Trying to design a model(s) for a two factor RNA-seq experimental analysis in EdgeR with interaction
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jvera8888 • 0
@jvera8888-12594
Last seen 4.4 years ago

  Dear forum,

I'm attempting to use EdgeR to analyze a two or three factor (Virus [virus | no virus]], Treatment [treatment | no treatment], and Family [3 family groups]) RNAseq experiment.  I'm not interested in Family except to account for any variation it introduces, perhaps in a separate model (block design?).  Here is a breakdown of the targets:

  Virus Treat TreatGroup Fam
Fam1_TreatPlusVirus Virus Treat Virus.Treat 1
Fam1_Treat Control Treat Control.Treat 1
Fam1_Virus Virus Control Virus.Control 1
Fam1_Control Control Control Control.Control 1
Fam2_TreatPlusVirus Virus Treat Virus.Treat 2
Fam2_Treat Control Treat Control.Treat 2
Fam2_Virus Virus Control Virus.Control 2
Fam2_Control Control Control Control.Control 2
Fam3_TreatPlusVirus Virus Treat Virus.Treat 3
Fam3_Treat Control Treat Control.Treat 3
Fam3_Virus Virus Control Virus.Control 3
Fam3_Control Control Control Control.Control 3

Although I've gathered some vital clues in the excellent EdgeR tutorial, I cannot quite wrap my head around how exactly to go about answering the following two questions:

1) what genes are differentially expressed differently between the three TreatGoups (Virus.Treat, Virus.Control, and Control.Treat) while accounting for the control (Control.Control)?  In the tutorial is seemed a nested design was the best bet, but I'm having trouble matching this question to the right contrast(s), as there are subtle differences between my experiment and the examples given (e.g. I'm interested mostly in how the virus.treatment combo group is different from the other two, but I'd like to get the other two groups perspective on different genes as well).

2) what genes are differentially expressed differently in a synergistic fashion between treatgroup 'Virus.Treat' and the other two treatgroups (Virus.Control and Control.Treat), all relative to Control.Control?  I realize that the answer to this question will partly overlap with question 1, but I'm thinking they are not necessarily identical.  A synergistic response to the interaction of virus and treatment (imagine it has strong side-effects) incudes the "very different" gene responses from question 1, but also can include genes responding much more strongly (but in the same direction) than a simple additive effect would account for.  I imagine an interaction coeffeciant would be needed in the full model to make the proper contrast for this, but I'm not sure how to go about it.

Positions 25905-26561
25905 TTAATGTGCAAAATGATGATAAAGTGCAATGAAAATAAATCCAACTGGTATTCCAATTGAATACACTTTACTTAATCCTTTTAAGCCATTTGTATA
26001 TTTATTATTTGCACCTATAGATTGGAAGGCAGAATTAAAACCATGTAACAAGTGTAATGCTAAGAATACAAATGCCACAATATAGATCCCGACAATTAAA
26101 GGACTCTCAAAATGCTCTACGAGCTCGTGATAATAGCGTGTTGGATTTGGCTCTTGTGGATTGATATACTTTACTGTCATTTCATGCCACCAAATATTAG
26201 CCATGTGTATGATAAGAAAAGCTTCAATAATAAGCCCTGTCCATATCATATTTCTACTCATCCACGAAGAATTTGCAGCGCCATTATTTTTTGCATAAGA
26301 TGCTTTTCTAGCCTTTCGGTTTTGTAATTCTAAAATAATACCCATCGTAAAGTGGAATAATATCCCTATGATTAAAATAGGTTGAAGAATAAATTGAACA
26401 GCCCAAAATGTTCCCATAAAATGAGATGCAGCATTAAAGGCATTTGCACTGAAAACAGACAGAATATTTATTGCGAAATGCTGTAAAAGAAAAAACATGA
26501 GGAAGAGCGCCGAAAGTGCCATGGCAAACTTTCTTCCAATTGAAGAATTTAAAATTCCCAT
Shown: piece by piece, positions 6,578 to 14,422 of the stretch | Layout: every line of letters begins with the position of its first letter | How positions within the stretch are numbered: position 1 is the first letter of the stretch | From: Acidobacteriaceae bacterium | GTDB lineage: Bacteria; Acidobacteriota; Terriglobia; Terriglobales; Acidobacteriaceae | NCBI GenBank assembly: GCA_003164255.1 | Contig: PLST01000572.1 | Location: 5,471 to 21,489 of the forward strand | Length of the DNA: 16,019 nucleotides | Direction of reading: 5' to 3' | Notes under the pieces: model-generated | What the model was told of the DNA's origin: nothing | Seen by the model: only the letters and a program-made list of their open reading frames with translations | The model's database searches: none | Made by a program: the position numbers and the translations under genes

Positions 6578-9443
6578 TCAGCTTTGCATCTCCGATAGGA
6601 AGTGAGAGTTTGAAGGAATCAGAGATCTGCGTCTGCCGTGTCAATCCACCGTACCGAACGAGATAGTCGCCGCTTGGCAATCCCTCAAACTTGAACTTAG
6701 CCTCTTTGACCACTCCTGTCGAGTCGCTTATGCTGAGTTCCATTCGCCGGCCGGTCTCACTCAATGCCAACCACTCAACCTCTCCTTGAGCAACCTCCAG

3) if there is a strong family effect (large variation due to family), can the block design described in the tutorial be used to account for this variation while still answering the above two questions?  I've already run an MDS plot and run the correlation used in example 4.2 and they seem to indicate some pretty strong variation.

Thanks in advance for any help offered!

Cris

EdgeR RNAseq experimental design glm • 974 views
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Aaron Lun ★ 27k
@alun
Last seen 41 minutes ago
The city by the bay

I'll start by mentioning the design matrix I would use:

design <- model.matrix(~0 + TreatGroup + Fam)

... which treats each treatment combination as a particular group, and blocks on the family.

Now, to answer your specific questions. For the first one; if you want to identify genes that are DE between any of the non-control groups (i.e., all but control/control), you would run an ANODEV like so:

con <- makeContrasts(Virus.Treat - Control.Treat, 
                     Virus.Treat - Virus.Control, levels=design)

... taking some liberties with the column names for the design matrix, for simplicity. The control/control group doesn't get involved at all if you're only looking for differences between the treatment groups (it would just cancel out anyway if you forced it in). For example:

# Computing differences in DE log-fold changes between treatments:
(Virus.Treat - Control.Control) # log-fold change in VT vs control
- (Virus.Control - Control.Control) # log-fold change in VC vs control
= Virus.Treat - Virus.Control # control group cancels out

For the second question: I'm guessing that you're looking for some non-additive effect of virus and treatment. In which case:

con <- makeContrasts((Virus.Treat - Virus.Control) - (Control.Treat - Control.Control),
                     levels=design)

... is what you want. This tests whether the virus/treatment interaction term is non-zero; if the responses were additive, the effect of the treatment with virus should be the same as the effect without the virus, i.e., the two things in parentheses above would cancel out.

For the third question: well, that's why I have the family blocking factor in the design matrix above.

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Awesome!  Thanks for your help!  I might come back to this with some follow up questions in the future once I've had a chance to go through all the various results in more detail.  Very cool stuff.

Cris

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